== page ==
"The only incomprehensible thing about the universe is that it is comprehensible."

--Albert Einstein

For centuries scientists have attempted to unravel the mysteries of the universe. The pace at which we unlock these secrets quickens with each passing decade, due to the dedication of scientists and insatiable human curiosity. One of the greatest feats of scientific and engineering enterprise in recent times is now the third brightest object in the night sky--the International Space Station (ISS).

The ISS is a without a doubt a technological marvel. Orbiting Earth at a distance of approximately 400 kilometers, the ISS is a feat of scientific, engineering, and technological ingenuity and ushers in a new era of human space exploration. Scheduled for completion in 2006, the ISS is truly a global partnership; 16 leading industrialized nations are involved in its development and use. The five key partners are the United States, Canada, Russia, Japan, and the European Space Agency (composed of 11 European nations). Each nation is committed to using the ISS for peaceful purposes, with a cooperative mission to improve life on Earth. History is made with every journey into space, as we learn more about the universe around us and expand our horizons for scientific breakthroughs.

As a result of advances in space technology, more and more scientists these days will have the opportunity to test their theories in space: on rockets, space shuttles, free-flying platforms (that's satellites to the layperson), and in the near future, the ISS laboratories. Scientists engaged in space research come from diverse academic backgrounds. Whether it is mathematicians or physicists trying to decode the fundamental laws of the universe, biologists studying bone loss during the weightlessness of space, chemists developing new polymeric materials, or engineers designing better bearings for use in space joints, the broad range of space R&D activities illustrates the growing interdependence between studies done on Earth and in space.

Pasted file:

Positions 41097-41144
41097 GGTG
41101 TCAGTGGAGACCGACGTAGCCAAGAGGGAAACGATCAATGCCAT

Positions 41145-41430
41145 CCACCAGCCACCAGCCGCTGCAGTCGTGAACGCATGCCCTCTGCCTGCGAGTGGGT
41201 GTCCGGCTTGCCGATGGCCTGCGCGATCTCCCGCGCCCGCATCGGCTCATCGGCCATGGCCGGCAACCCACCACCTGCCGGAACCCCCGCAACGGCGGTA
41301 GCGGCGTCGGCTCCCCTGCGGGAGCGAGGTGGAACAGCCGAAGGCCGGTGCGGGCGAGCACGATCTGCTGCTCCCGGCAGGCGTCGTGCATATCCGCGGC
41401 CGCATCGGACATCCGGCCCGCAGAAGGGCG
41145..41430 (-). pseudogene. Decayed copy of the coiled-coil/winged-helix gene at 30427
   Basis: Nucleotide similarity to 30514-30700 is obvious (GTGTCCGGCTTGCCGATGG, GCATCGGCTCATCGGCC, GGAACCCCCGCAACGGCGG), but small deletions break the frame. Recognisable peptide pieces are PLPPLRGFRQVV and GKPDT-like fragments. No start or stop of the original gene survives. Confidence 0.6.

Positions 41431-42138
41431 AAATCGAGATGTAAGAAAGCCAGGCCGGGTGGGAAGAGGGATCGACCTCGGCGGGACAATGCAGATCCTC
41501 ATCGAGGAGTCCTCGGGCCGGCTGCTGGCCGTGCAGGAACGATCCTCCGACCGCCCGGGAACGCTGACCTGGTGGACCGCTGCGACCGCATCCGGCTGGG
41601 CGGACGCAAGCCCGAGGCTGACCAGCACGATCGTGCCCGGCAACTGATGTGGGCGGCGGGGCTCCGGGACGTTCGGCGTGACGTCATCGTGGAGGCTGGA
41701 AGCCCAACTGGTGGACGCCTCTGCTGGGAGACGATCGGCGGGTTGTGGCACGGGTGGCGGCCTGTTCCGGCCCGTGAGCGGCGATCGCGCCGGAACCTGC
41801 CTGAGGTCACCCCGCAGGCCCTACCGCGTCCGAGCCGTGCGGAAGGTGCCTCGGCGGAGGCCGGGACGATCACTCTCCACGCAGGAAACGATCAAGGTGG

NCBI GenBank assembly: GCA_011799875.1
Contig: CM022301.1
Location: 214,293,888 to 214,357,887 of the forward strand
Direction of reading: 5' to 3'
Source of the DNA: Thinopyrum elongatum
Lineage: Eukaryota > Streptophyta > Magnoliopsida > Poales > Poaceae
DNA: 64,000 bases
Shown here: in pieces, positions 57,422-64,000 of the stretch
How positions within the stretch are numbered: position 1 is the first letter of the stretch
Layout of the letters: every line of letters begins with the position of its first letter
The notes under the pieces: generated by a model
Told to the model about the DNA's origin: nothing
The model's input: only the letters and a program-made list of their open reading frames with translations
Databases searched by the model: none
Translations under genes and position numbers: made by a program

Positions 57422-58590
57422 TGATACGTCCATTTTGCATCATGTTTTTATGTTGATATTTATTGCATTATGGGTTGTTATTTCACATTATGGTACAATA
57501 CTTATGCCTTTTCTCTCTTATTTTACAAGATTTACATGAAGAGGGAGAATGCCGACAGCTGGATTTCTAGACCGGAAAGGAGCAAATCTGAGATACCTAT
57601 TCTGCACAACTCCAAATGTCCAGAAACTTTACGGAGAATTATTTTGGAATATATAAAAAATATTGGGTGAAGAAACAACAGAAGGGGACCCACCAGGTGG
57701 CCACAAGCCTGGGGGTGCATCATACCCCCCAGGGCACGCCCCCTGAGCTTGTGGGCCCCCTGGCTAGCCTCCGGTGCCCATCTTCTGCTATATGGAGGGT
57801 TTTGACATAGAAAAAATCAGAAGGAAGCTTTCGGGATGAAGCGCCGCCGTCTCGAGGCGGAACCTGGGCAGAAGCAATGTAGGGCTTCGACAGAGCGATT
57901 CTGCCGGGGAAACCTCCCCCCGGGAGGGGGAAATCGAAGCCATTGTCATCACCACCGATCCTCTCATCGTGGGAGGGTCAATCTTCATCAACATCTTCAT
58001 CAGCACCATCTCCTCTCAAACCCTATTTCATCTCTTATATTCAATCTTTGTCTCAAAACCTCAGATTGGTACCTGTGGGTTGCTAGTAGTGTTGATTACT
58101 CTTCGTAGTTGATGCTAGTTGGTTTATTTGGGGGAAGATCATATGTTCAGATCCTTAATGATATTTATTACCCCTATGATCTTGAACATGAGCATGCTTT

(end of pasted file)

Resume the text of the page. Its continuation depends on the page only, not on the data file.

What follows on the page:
In this month's feature, Next Wave goes behind the scene of international space research and takes a look at the careers of a few space scientists. We also highlight some training options and funding opportunities for budding young researchers. Finally, the Next Wave staff has compiled a list of interesting and informative space Web resources to help expand the picture.


Space physics is a field of research that is both fascinating and actively growing, according to space physicist May-Britt Kallenrode. She explores the opportunities for space physics training in Germany and Europe, as well as challenges faced in this relatively tight job market.


Helen Mapson-Menard considers herself a lucky person in that she has always known that she wanted to be involved in space research. She discusses how she planned for such a career path.


Hendrik Weihs is an aerospace scientist in Germany. Hendrik informs Next Wave of the outlook for the aerospace industry in Europe and discusses his involvement with the ISS.


Astrophysicist turned medic Kevin Fong was enthused by the field of space medicine, but found that no such research program existed in the UK. So he set out to lay the groundwork for a space life and medical sciences research and education program.


The ISS will provide a long-term, high-quality space environment for research. Microgravity specialist Rodney Herring describes the opportunities for scientists and students in space research in Canada.

The Cardiff Centre for Astrobiology is the latest astrobiology research and education program in the UK. Sara Al-Bader found out how the center manages to bring together a broad range of disciplines and expertise.


At the NASA Academy, a selected group of students have the opportunity to work and play with experts in space science in a 10-week program each summer. Find out what it takes to be one of the lucky few interns.


With a foot finally in the door, astrophysics student Erin Roye, in an interview with Liz Marshall, provides an account of her summer internship at the NASA Academy.


GrantsNet's Katie Cottingham summarizes the current funding situation for the next generation of space scientists in the US.


The Next Wave editorial team has collected an extensive list of informative links to international space Web sites in our Resources page. Whether it is careers in space research, astronaut profiles, government programs, or the results of the latest shuttle flight that interests you, you are sure to find useful links here.